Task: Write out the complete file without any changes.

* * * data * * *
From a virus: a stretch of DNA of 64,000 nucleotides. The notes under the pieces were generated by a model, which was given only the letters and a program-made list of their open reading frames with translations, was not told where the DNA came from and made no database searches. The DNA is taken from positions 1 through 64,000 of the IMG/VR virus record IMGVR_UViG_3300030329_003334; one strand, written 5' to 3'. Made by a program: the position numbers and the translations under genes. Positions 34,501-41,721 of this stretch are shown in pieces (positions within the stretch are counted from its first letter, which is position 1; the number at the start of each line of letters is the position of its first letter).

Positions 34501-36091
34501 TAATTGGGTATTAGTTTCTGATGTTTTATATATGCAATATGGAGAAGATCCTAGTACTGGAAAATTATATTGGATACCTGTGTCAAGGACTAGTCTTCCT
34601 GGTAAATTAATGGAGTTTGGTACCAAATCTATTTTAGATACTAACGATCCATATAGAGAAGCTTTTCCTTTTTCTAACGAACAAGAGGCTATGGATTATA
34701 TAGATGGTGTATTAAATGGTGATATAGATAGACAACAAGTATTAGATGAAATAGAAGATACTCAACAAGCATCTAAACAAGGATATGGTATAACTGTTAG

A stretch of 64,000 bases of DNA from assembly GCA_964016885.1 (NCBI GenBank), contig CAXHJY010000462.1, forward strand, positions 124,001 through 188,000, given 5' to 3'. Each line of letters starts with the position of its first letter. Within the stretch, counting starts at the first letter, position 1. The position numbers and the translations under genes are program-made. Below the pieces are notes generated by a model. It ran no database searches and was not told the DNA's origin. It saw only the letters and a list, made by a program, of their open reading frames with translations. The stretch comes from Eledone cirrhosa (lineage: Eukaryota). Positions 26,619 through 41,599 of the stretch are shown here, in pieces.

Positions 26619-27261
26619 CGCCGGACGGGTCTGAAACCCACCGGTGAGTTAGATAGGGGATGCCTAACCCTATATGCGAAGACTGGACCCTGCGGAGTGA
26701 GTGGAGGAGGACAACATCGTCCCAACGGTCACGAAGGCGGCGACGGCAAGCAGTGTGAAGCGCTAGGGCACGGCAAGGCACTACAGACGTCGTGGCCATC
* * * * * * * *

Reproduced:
From a virus: a stretch of DNA of 64,000 nucleotides. The notes under the pieces were generated by a model, which was given only the letters and a program-made list of their open reading frames with translations, was not told where the DNA came from and made no database searches. The DNA is taken from positions 1 through 64,000 of the IMG/VR virus record IMGVR_UViG_3300030329_003334; one strand, written 5' to 3'. Made by a program: the position numbers and the translations under genes. Positions 34,501-41,721 of this stretch are shown in pieces (positions within the stretch are counted from its first letter, which is position 1; the number at the start of each line of letters is the position of its first letter).

Positions 34501-36091
34501 TAATTGGGTATTAGTTTCTGATGTTTTATATATGCAATATGGAGAAGATCCTAGTACTGGAAAATTATATTGGATACCTGTGTCAAGGACTAGTCTTCCT
34601 GGTAAATTAATGGAGTTTGGTACCAAATCTATTTTAGATACTAACGATCCATATAGAGAAGCTTTTCCTTTTTCTAACGAACAAGAGGCTATGGATTATA
34701 TAGATGGTGTATTAAATGGTGATATAGATAGACAACAAGTATTAGATGAAATAGAAGATACTCAACAAGCATCTAAACAAGGATATGGTATAACTGTTAG

A stretch of 64,000 bases of DNA from assembly GCA_964016885.1 (NCBI GenBank), contig CAXHJY010000462.1, forward strand, positions 124,001 through 188,000, given 5' to 3'. Each line of letters starts with the position of its first letter. Within the stretch, counting starts at the first letter, position 1. The position numbers and the translations under genes are program-made. Below the pieces are notes generated by a model. It ran no database searches and was not told the DNA's origin. It saw only the letters and a list, made by a program, of their open reading frames with translations. The stretch comes from Eledone cirrhosa (lineage: Eukaryota). Positions 26,619 through 41,599 of the stretch are shown here, in pieces.

Positions 26619-27261
26619 CGCCGGACGGGTCTGAAACCCACCGGTGAGTTAGATAGGGGATGCCTAACCCTATATGCGAAGACTGGACCCTGCGGAGTGA
26701 GTGGAGGAGGACAACATCGTCCCAACGGTCACGAAGGCGGCGACGGCAAGCAGTGTGAAGCGCTAGGGCACGGCAAGGCACTACAGACGTCGTGGCCATC